US/UK Collaborative Art Precedents : Glass 3 and Artomatic

As the arrangements for the UK artists are being finalized, the Washington Glass School blog takes a look back to the first two collaborative exhibitions and their outcome.

GLASS 3__________________________
In 2008, Artomatic organized an exhibit that showcased glass art, focusing on how three “glass” cities approach the medium. The collaborative show was titled “Glass 3″ referencing the invited glass centers of Washington, DC, Toledo, Ohio and Sunderland, England. 

  • Sunderland is home to the UK’s National Glass Centre at the University of Sunderland. The North East of England has a long tradition of glassmaking – since the 7th century as glassmakers from France were brought in to make the stained glass windows. The numerous glass factories of the 17th and 18th century have now closed, and in its place a number of studio glass artists working in smaller studios. 
  • Toledo, Ohio is known as “Glass City” – where in 1962, Harvey Littleton and Dominick Labino presented the seminal glass workshop with the Toledo Museum of Art. This workshop profoundly influenced the American Studio Glass Movement. 
  • Washington, DC glass artists work at using glass as an expressive component in a larger whole, mastering technique in order to express content. The “post-craft” artists strive to make works that transcend words and discrete disciplines – therein lies their beauty.
Design of the Glass 3 exhibit graphics and catalog by Jon Gann.

Artomatic had secured an exhibition space in the Georgetown Mall, and in February, artwork and artists from the UK and Ohio came into DC setting up the multi-level space. 

2008 “Glass 3″ Exhibit. Photo by Tracy Lee.
2008 “Glass 3″ Exhibit. Photo by Tracy Lee.
Artist Vanessa Cutler (R) talks about the UK artwork with Sunderland City Council’s Anne Tye (C) and DCist’s Heather Goss (L) on opening night.

DCist city blog writer Heather Goss wrote of the 2008 collaborative show “Glass 3″:
“But does all of this lovey-dovey, hands-around-the-world stuff translate into a good art show? In this case, definitely. Glass work has always faced a tough challenge being accepted as “fine art” and not “a bunch of bowls and vases you find at the craft fair.” And if anyone can make you change your mind, its the artists from Sunderland. Some of the artists are actually experts in glass theory with Ph.Ds and have developed techniques that not only create beautiful art, but have revolutionized architecture and other uses for the medium.”
Click HERE to jump to full DCist article.

A catalog of the works in the show was published, a copy is in the Corning Museum of Glass’ Rakow Library.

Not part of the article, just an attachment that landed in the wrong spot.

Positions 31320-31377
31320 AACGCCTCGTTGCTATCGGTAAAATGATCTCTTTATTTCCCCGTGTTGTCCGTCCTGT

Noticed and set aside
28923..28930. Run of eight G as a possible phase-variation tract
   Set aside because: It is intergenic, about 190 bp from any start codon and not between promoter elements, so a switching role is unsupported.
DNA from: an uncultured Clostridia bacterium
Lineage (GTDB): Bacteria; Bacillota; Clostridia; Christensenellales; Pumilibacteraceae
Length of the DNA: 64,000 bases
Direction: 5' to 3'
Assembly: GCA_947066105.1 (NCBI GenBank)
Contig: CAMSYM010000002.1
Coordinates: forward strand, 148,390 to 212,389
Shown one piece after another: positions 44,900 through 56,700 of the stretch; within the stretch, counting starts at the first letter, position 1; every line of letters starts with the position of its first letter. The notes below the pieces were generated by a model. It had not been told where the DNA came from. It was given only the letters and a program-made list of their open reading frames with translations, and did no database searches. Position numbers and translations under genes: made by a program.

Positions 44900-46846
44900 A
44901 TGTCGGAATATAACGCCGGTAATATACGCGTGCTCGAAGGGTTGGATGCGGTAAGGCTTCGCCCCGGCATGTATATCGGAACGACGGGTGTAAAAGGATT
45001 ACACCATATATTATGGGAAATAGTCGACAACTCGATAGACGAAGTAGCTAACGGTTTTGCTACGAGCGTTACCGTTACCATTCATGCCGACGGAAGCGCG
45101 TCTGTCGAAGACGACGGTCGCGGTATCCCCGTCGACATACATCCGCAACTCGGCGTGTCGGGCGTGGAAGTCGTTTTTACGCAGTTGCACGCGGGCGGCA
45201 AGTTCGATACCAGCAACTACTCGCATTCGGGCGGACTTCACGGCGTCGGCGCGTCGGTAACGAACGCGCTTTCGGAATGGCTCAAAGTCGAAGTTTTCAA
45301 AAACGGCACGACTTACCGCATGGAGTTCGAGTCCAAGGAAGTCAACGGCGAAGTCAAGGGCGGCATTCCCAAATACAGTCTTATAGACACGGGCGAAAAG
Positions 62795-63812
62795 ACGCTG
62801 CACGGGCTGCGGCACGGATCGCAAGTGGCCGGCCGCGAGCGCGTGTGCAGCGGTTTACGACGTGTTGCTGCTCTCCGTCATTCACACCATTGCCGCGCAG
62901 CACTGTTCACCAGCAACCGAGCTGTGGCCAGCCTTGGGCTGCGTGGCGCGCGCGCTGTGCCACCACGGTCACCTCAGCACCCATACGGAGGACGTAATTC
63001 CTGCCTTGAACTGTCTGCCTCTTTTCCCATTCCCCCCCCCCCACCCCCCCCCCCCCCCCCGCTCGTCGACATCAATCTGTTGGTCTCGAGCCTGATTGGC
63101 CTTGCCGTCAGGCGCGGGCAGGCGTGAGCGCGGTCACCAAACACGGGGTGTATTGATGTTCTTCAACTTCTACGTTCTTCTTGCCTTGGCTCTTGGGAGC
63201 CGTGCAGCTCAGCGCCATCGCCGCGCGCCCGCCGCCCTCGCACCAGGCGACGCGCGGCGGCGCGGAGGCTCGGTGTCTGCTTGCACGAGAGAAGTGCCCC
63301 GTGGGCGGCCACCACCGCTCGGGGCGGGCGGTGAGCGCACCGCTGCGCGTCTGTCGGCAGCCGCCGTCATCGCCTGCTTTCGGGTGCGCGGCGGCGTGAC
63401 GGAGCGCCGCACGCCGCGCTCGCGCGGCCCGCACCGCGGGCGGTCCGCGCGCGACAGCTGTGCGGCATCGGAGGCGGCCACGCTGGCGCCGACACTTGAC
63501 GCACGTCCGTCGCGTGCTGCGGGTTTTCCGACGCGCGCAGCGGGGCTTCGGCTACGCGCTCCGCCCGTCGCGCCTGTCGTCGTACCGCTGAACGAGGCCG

Click HERE to jump to the Glass 3 catalog pdf.
The Brits returned charged up with the success of the interaction with the Americans, and based on the Washington Glass School model, created a not-for-profit artist run studio facility in Sunderland; Creative Cohesion. The new organization is home to professional artists working in glass, ceramics, fine art and mixed media, with a gallery, arts workshops and a glass hot-shop.

UK’s Stephen Reveley’s fused glass forms at 2009 Artomatic.

Artomatic 2009__________________________ 
In 2009, Artomatic held the 10th anniversary of its unjuried art fair in DC’s Southeast, near the Navy Yard. 38 artists from the UK were able to participate in the event via Creative Cohesion joining with Artomatic in the planning of the exchange.  A number of the visiting artists were part of the University of Sunderland and the UK’s National Glass Centre and held workshops where they demonstrated their techniques.

UK glass casting workshop by Stephen Beardsell held at Washington Glass School, May 2009.
Sarah Blood’s neon artwork at Artomatic.

The Artomatic was a great success, and the visiting artists were able to connect to the US artscene. Glass artist Phil Vickery’s artwork was selected by the James Renwick Alliance to receive their Craft Award of Distinction.

Award winning glass by Phil Vickery.
2009 UK / US Artomatic artist reception

The connection between the sister city artists had been strengthened, and Professor Peter Fidler, Vice Chancellor and Chief Executive of the University of Sunderland was impressed with the artists at Washington Glass School, and sought out ways to continue the interaction.

Later, after Tim Tate and Michael Janis were successful Fulbright Scholar candidates, the connection to the University of Sunderland continued; in 2012, they both were Fulbright Scholars at the University and held workshops at Creative Cohesion. 

The Brits are back this year, and the exhibit has broadened to include ceramic artwork. To complement the artwork, International Glass and Clay 2013 will host panels at Pepco Edison Place Gallery all month long meant to inspire in depth conversation about cultural diplomacy, Fulbright exchanges and international artists residencies and the arts. The events will include representatives from cultural institutions in the nation’s capital, including embassies, government entities, think tanks and local arts organizations.